The 2019 Mason-Dixon GNCC will go down in history as one of the wilder events the Amsoil Grand National Cross Country (GNCC) Racing series has ever seen. With an event plagued with dry and dusty conditions, many riders would succumb to mechanical issues in what was the driest GNCC event in nearly ten years. Here’s what we learned.
It Was Dry
As mentioned in the introduction, this event would be the driest and dustiest event GNCC Racing has seen in a number of years (as you'll see below in the highlight video). The GNCC track crew actually sat back and tried to think of the last time we saw conditions this dry with this much deep of silt, and the last event that comes to mind would have been the 2010 running of the Ironman GNCC. That's a long time ago! The past seasons have seen the opposite with overly wet conditions, which continued through the early part of the 2019 season.
However, the Mason-Dixon GNCC would become somewhat of a survival run, as the dust would wreak havoc on many different machines. Jordan Ashburn would lead the early stages of the race until he would suffer mechanical issues from the dust. It would then be Kailub Russell taking over the lead. He held it right down to the final laps of the race until he would stop for a mid-race filter change and see dust all around his intake. Playing it smart and keeping the machine in one piece, Kailub would limp his machine to a sixth-place finish.
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Had a decent day going fighting through the silt, with about a lap 1/2 to go my bike started to get sleepy on me. Quick on my feet I stopped at the first team guy on the trail and pulled the dust cover off and saw my filter was completely shot. All he had was a filter without a cage, I urgently ripped my cage out and started mounting my new filter on the trail. As I peeked into the air box I saw my intake was suffocated with dust and my heart sank with the thought of my bike and I being stranded helpless awaiting a tow back to the pits. Being at the bottom of a small valley and just as I came to expect my bike would not fire on its own, luckily Antti, Bob (one of our team members) and myself pushed my lifeless machine back up the hill in hopes to bump start it on the way down. With a shove from the guys gravitating down the hill all I could think was “don’t f@#$ this up” sputtering back to life at last. I was able to limp my way to the finish line in P-6, salvaging solid points in a day that could have very easily ended in a DNF. ?: @dchapman457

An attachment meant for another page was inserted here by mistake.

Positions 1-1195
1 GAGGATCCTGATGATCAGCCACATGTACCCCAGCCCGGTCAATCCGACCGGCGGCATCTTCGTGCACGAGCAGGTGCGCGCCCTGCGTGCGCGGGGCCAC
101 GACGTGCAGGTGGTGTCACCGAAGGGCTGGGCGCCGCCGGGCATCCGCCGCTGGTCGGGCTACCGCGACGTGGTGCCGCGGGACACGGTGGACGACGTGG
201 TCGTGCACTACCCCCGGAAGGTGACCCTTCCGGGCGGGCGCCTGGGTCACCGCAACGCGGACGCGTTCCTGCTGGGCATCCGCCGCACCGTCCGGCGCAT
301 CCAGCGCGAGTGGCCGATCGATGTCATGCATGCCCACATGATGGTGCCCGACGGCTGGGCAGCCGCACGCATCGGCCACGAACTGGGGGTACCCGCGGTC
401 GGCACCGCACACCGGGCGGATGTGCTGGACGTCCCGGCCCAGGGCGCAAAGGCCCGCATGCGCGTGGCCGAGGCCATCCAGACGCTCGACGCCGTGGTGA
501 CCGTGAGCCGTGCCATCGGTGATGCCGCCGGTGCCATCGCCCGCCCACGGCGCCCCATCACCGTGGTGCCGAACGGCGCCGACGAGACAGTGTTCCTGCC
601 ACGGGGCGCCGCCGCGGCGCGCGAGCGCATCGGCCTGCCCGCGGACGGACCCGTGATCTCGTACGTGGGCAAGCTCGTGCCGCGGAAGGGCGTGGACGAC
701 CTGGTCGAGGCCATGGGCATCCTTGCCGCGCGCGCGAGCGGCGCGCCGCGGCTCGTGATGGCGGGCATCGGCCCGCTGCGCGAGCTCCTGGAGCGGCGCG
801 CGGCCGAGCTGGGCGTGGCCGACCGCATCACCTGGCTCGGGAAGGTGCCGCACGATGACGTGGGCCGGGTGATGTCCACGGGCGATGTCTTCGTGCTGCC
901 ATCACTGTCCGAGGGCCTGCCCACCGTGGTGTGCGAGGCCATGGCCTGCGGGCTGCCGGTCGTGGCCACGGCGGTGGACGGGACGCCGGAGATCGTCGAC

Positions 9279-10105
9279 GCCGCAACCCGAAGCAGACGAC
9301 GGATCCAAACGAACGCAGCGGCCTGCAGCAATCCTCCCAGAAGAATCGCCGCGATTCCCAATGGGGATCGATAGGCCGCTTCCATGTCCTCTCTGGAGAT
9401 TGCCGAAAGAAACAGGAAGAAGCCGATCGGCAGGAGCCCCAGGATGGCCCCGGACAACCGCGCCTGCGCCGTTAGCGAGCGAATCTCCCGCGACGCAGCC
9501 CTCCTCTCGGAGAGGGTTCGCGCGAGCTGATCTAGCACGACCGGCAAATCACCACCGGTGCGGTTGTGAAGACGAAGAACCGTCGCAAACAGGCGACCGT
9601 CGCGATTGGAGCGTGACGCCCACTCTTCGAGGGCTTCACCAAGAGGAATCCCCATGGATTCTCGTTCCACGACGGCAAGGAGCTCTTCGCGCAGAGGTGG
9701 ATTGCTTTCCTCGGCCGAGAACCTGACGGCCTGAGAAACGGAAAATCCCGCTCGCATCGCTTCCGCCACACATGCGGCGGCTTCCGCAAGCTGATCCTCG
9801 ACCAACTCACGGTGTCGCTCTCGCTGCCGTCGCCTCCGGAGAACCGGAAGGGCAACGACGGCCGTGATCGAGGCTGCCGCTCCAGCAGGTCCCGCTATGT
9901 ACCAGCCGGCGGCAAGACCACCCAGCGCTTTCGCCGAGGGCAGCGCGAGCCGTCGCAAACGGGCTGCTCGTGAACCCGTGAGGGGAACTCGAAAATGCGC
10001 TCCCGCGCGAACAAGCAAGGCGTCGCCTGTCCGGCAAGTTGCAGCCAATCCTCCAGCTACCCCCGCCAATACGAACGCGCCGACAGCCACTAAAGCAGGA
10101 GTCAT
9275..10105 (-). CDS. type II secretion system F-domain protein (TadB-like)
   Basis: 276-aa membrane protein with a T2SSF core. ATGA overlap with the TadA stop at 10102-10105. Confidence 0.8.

Thad Duvall would manage to keep his machine running and run away with the win, marking back-to-back wins at the Mason-Dixon event, with Ricky Russell ending up in second place and Trevor Bollinger rounding out the podium in third. Also impressive was Andrew Delong, who finished a season-best fourth place, while Layne Michael rounded out the top five for his season-best finish as well.
Both Steward and Grant Baylor would suffer mechanical issues as well, which would end their days early. The fine dust and the deep silt would make it difficult for even the best bike prep to prevent issues. Even the author of this article would feel the effects of the dust, as I would find my GNCC Sweep Bike struggling to stay running while coasting down long downhills due thanks to a thick dust coating on my air filter! (Editor’s note: Bolton is the junior trail boss, meaning he follows the final pack of racers around the track as a trail sweeper) With deep silt on some of the turns and uphill sections, it was difficult to find any relief from the dust, so it was very easy to find yourself running into issues.
Grant Baylor pushing his bike back to the pits. Mitch Kendra Jesse Ansely ripped out his air filter in the middle of the race. Mitch Kendra Kelley and the team trying to start his bike after a pit stop. Ken Hill After mechanical issues ended Stew Baylor's day, he started helping out Craig DeLong (here pushing to bump start DeLong bike) and company under at the Coastal Racing/Husqvarna tent. Mitch Kendra DeLong in the parking lot after they couldn't get his bike started. Moments later he went further down the parking lot but managed to get it started. Mitch Kendra Heading back to the track! Mitch Kendra
It’s Called Mason-Dixon For a Reason